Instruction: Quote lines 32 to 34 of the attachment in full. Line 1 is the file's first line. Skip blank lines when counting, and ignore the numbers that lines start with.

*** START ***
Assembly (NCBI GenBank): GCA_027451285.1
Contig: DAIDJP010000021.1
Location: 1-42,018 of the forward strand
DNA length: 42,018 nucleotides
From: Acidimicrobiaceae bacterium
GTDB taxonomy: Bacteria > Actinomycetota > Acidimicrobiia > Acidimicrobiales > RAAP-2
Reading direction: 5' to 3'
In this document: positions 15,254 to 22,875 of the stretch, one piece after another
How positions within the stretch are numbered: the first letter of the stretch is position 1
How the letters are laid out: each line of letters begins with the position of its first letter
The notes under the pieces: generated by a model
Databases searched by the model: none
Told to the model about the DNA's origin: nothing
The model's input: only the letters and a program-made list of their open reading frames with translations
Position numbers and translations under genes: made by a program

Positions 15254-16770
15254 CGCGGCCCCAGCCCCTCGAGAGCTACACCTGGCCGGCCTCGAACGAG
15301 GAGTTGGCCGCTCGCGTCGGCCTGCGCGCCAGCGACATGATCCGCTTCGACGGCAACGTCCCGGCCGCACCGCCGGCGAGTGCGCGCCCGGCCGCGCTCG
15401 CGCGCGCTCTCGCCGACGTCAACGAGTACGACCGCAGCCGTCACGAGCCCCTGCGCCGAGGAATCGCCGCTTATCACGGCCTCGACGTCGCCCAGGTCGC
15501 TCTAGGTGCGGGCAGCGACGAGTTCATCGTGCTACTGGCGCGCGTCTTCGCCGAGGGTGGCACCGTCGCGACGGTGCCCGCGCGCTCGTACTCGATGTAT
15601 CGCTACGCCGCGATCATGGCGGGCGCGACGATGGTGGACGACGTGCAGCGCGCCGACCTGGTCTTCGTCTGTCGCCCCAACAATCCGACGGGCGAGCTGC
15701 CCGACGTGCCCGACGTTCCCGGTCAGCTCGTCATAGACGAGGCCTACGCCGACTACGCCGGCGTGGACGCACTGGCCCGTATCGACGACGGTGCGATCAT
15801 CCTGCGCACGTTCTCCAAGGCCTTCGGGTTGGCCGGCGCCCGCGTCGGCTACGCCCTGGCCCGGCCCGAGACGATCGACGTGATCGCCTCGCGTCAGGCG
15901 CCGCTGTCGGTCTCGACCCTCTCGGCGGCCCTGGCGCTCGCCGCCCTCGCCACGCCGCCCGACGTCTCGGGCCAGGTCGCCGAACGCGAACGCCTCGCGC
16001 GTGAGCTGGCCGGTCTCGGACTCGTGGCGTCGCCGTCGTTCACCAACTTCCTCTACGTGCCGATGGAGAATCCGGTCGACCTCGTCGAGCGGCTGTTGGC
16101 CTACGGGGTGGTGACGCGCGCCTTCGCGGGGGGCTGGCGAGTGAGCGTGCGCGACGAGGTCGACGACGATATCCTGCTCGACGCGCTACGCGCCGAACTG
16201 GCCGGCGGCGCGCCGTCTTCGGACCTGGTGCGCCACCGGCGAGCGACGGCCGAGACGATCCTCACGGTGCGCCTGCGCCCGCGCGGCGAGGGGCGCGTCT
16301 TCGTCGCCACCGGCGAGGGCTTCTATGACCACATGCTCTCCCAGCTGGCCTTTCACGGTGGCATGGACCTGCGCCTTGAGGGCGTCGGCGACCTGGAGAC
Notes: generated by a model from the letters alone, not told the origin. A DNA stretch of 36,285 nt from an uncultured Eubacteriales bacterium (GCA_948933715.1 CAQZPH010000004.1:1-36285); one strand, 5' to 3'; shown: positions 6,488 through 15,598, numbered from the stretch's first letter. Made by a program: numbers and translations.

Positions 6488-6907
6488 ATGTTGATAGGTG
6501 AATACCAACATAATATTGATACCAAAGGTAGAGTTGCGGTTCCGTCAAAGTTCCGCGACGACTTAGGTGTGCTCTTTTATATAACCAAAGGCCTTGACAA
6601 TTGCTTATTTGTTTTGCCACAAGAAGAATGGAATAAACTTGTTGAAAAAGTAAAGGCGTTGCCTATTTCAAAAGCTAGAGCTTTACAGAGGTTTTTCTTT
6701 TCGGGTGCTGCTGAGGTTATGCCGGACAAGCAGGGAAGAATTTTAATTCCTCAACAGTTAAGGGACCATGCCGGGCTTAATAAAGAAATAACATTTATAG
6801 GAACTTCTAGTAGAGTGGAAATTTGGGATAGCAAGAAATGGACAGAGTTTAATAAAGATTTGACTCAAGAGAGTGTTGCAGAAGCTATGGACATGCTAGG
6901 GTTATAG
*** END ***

6501 AATACCAACATAATATTGATACCAAAGGTAGAGTTGCGGTTCCGTCAAAGTTCCGCGACGACTTAGGTGTGCTCTTTTATATAACCAAAGGCCTTGACAA
6601 TTGCTTATTTGTTTTGCCACAAGAAGAATGGAATAAACTTGTTGAAAAAGTAAAGGCGTTGCCTATTTCAAAAGCTAGAGCTTTACAGAGGTTTTTCTTT
6701 TCGGGTGCTGCTGAGGTTATGCCGGACAAGCAGGGAAGAATTTTAATTCCTCAACAGTTAAGGGACCATGCCGGGCTTAATAAAGAAATAACATTTATAG